Projects receive high ACI Indiana Chapter honors
Rabbit Run Combined Sewer Overflow is Project of the Year awarded by the American Concrete Institute (ACI) Indiana Chapter at last month’s Annual Meeting and Awards Program. Congratulations to the City of Huntington, the consulting firm Greeley & Hansen and F.A. Wilhelm Construction on this recognition.
Located in Huntington, Indiana, the Rabbit Run Combined Sewer Overflow project consists of a 2,500,000 gallon sewer storage tank constructed to help alleviate the chance for a sewage spill into Indiana waterways during severe weather.
Wilhelm’s construction of the tank consisted of blasting over 23,000 cubic yards of rock. The base mat was 2-feet 6-inches thick while the cast-in-place walls were 5-feet 3-inch thick, 35-feet high and were poured in one continuous lift so there were no horizontal construction joints. Each of these wall pours averaged 550 cubic yards of concrete. The elevated deck presented a unique issue in re-enforcing steel placement as it required the use of #18 rebar, the largest that is manufactured.
Other improvements to the facility consisted of new screening equipment, pump improvements, and electrical/controls upgrades. Prior to entering into a contract with the City, the project team was able to reduce the construction costs by over $700,000 through initial value engineering. Additional savings will be realized by the City following completion of construction.
In addition to the Rabbit Run, several other Wilhelm projects were recognized by the American Concrete Institute (ACI) Indiana Chapter for Outstanding Achievement in Concrete in 5 categories.
Outstanding Achievement in Concrete – Category: Sustainable Concrete
Wilhelm’s work on Stout Field Joint Force Headquarters constructed for the Indiana National Guard included a steel-framed structure featuring slab-on-metal deck construction with a 40,500 square-foot renovation and 77,100 square-foot addition. Wilhelm served as the general contractor and self-performed concrete and site work. An estimated 4,765 cubic yards of concrete were used.
The new, two-story headquarters features an impressive limestone entrance with a curved metal paneled roof. The auditorium is constructed of stained wood panels and high end mill work. Special care was also taken so existing trees on site were protected and any damage to them prevented during construction. The project is under review for LEED Silver Certification.
Outstanding Achievement in Concrete – Category: Transportation 3
The Edge Parking Structure in downtown Fishers, Indiana is connected to a medical office building. F. A. Wilhelm’s responsibilities include both the concrete in the parking structure and the platform for the medical office building. The four-story structure is cast-in-place post tension concrete, using 4,400 cubic yards. The post- tension decks were cast using a 5000 psi performance mix supplied by Irving Materials. The performance mix reached a tensioning required strength of 3000 psi within 18 hours allowing Wilhelm to expedite the schedule of the structure. The architectural appeal of the 327-car garage came from the cast-in-place reveals on the bumper walls. The reveals gives the bumper walls a boxed out appearance and are painted.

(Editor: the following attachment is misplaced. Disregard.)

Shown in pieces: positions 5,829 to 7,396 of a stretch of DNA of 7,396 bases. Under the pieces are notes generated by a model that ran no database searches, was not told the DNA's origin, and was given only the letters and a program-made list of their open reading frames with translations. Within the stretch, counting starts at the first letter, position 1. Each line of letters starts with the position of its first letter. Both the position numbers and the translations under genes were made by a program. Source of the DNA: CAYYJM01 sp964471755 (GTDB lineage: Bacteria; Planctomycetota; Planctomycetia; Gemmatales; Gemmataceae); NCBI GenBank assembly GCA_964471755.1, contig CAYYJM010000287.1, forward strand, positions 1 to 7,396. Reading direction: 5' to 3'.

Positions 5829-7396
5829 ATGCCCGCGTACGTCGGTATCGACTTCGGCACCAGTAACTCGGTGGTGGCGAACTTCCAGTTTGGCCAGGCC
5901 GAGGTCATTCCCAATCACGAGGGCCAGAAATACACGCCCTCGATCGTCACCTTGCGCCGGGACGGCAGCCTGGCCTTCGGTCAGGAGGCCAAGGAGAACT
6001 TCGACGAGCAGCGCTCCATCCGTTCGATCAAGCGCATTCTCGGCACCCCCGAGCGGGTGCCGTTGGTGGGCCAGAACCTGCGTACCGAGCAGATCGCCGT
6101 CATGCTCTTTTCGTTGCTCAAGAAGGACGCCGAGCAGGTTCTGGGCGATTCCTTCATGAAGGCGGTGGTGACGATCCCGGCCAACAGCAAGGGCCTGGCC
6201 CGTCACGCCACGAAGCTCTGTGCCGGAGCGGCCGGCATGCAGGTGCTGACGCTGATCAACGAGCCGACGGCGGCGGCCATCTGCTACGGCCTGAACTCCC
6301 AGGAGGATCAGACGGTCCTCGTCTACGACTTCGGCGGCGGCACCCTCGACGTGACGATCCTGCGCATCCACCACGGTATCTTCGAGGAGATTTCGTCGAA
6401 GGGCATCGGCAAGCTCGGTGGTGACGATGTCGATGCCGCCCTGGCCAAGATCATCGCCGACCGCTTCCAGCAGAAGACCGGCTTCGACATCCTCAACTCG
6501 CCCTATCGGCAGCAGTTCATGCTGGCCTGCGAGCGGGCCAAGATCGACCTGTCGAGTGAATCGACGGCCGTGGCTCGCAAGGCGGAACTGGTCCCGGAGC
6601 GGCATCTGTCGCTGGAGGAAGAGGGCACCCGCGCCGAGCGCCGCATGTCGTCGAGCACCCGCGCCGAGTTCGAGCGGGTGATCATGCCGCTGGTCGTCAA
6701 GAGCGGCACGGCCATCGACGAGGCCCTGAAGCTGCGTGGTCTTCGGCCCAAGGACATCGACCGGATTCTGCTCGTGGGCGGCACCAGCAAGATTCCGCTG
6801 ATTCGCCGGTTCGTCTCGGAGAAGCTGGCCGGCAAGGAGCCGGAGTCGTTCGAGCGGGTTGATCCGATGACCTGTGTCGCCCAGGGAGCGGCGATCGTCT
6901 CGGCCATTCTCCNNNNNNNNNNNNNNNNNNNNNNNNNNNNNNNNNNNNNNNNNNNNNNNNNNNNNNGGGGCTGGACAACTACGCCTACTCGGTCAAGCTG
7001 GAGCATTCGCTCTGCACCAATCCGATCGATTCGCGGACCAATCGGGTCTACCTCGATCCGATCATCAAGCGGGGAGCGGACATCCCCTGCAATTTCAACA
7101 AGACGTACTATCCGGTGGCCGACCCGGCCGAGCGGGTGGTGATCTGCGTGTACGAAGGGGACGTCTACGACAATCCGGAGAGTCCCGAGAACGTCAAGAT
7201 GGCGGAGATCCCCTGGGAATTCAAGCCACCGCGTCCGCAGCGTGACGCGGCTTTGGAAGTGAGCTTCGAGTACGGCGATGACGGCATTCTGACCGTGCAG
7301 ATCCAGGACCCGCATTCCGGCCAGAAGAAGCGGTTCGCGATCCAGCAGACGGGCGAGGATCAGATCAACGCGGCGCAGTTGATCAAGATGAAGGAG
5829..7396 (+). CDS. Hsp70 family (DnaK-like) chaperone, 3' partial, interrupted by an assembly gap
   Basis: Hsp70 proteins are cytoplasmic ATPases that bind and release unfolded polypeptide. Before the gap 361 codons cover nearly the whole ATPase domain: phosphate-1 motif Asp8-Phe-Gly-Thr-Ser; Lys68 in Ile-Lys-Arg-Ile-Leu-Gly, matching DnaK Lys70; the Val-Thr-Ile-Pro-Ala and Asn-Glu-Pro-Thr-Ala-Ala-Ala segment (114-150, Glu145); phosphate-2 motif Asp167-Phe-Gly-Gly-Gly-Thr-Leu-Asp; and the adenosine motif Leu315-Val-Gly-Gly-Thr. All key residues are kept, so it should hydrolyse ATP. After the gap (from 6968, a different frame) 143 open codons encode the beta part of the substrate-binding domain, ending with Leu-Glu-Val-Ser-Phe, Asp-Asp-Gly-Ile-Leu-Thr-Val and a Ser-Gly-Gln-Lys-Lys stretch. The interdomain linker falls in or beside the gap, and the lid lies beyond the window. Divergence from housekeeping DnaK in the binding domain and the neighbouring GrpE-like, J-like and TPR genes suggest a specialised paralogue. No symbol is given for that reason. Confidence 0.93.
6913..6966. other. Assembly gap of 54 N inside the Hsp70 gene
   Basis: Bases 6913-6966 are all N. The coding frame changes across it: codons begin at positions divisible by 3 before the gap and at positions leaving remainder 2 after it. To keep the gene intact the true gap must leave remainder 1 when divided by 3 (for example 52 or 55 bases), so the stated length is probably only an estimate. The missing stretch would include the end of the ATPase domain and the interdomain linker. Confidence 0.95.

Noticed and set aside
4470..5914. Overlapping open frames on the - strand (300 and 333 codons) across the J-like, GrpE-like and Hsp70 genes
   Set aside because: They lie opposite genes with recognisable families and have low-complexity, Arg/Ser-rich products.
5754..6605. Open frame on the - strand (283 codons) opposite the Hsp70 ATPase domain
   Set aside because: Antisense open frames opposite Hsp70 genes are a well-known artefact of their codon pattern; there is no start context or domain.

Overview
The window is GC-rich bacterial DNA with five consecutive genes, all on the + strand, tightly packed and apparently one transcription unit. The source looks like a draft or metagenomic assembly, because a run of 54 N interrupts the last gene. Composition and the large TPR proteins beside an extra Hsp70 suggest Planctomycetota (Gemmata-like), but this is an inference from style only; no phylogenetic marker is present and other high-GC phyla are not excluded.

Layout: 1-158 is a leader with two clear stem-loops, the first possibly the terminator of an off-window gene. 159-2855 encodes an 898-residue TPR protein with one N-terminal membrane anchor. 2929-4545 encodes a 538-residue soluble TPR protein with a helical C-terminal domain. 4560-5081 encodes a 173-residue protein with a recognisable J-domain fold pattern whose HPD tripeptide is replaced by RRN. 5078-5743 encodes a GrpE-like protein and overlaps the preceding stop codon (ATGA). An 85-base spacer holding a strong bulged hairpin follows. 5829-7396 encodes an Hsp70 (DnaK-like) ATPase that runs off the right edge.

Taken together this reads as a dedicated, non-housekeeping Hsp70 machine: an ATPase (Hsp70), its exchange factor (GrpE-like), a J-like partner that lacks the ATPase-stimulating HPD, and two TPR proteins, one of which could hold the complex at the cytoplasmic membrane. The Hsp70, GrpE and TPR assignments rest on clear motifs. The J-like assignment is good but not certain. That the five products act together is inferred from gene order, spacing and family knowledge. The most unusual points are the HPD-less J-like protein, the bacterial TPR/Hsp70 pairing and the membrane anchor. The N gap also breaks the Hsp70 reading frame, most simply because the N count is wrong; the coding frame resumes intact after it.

Outstanding Achievement in Concrete – Category: Commercial 3
Wilhelm partnered with Kremers-Urban to build a pharmaceutical warehouse at their Seymour plant. The unique structure consisted of 117,000 square feet of precise temperature controlled environments with strict humidity control.
Outstanding Achievement in Concrete – Category: Institutional and Cultural Spaces
The Lilly Recreation Center at DePauw University is a LEED Gold Certified 25,900 square foot renovation with a 37,700 square foot addition. Wilhelm was the construction manager on this expansion and self-performed structural steel.
Outstanding Achievement in Concrete – Category: Specialty Concrete
Cummins Seymour Technology Center is a two-story addition with office space, dinning, a new plant entrance and plant services. The 89,400 square foot addition consists of exposed white concrete walls requiring a very specific mix design and a highly complex forming system to create the desired look. The mix design used 634 pounds of white cement, produced by Federal Cement.